Last September HBO announced that it was ending their 45-year relationship with Boxing broadcasting. The executive vice president claimed that boxing was not in the consumer’s mind when subscribing for the channel. The development is interesting and maybe it says more about HBO and the economics of the entertainment industry rather than the sport.
Below is the average HBO viewership for a fight from 2014 to 2018. The higher average in 2015 is partly explained by the Mayweather-Pacquiao bout that attracted an estimated 4.6 million PPV buys. Over the last 3 years the average fight has attracted just over 600,000 viewers.
There seems to be multiple forces at play here. Firstly, there is the disruption associated with a variety of different digital platforms boxing can be watched on and HBO seem to be suffering from more intense competition from ESPN, Fox Sports and a range of streaming services.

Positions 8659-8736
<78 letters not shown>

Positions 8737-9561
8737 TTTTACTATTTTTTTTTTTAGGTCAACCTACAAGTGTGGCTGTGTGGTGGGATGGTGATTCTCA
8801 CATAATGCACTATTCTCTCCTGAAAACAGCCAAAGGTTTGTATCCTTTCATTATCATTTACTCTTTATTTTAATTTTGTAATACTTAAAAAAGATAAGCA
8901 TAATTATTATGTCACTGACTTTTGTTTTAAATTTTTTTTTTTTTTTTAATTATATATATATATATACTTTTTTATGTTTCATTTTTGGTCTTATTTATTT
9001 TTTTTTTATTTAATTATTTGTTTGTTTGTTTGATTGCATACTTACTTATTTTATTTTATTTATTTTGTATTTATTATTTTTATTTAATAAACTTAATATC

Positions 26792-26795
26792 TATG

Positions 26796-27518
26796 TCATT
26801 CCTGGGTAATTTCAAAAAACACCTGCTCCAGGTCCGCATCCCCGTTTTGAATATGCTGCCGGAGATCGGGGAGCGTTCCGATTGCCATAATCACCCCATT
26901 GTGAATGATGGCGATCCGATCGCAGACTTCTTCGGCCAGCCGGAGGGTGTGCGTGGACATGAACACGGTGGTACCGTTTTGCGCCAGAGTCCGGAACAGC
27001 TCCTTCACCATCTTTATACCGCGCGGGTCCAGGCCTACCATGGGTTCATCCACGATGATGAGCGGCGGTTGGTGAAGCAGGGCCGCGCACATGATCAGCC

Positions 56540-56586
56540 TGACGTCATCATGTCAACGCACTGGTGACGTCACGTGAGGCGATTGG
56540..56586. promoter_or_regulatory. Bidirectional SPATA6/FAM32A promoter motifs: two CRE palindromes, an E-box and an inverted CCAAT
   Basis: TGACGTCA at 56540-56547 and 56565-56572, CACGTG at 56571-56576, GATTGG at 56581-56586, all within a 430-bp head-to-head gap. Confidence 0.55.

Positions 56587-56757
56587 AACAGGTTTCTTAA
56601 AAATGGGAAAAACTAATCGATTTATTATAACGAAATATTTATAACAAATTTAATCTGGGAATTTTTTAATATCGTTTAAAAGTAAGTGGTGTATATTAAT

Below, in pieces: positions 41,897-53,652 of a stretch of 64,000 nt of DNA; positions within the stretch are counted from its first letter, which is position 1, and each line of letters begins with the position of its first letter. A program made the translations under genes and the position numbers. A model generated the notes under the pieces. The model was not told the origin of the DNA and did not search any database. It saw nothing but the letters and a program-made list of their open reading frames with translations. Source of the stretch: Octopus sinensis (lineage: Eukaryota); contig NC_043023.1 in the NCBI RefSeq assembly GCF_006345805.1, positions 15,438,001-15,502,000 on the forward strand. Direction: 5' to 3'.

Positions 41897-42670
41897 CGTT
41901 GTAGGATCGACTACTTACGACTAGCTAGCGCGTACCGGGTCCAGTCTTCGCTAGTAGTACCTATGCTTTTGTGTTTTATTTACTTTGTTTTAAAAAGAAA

Secondly, there has been a notable rise in popularity for close substitutes (MMA). While it may be premature to think that boxing viewership has dramatically declined, is the sport becoming even more niche?
Thirdly, the decline in boxing viewership over the years means that primetime slots on HBO might be best served with a different form of entertainment. For instances Game of Thrones attracts millions of viewers to HBO. Perhaps the company are making a wise strategic decision by considering substitutes that would not initially be thought of as ‘close’ – why leave the drama to be created by boxers that vary in quality over time when you can create and control your own superstars? More certainty on viewership figures is surely an attractive proposition. Perhaps it doesn't bother viewers if the drama is scripted or not?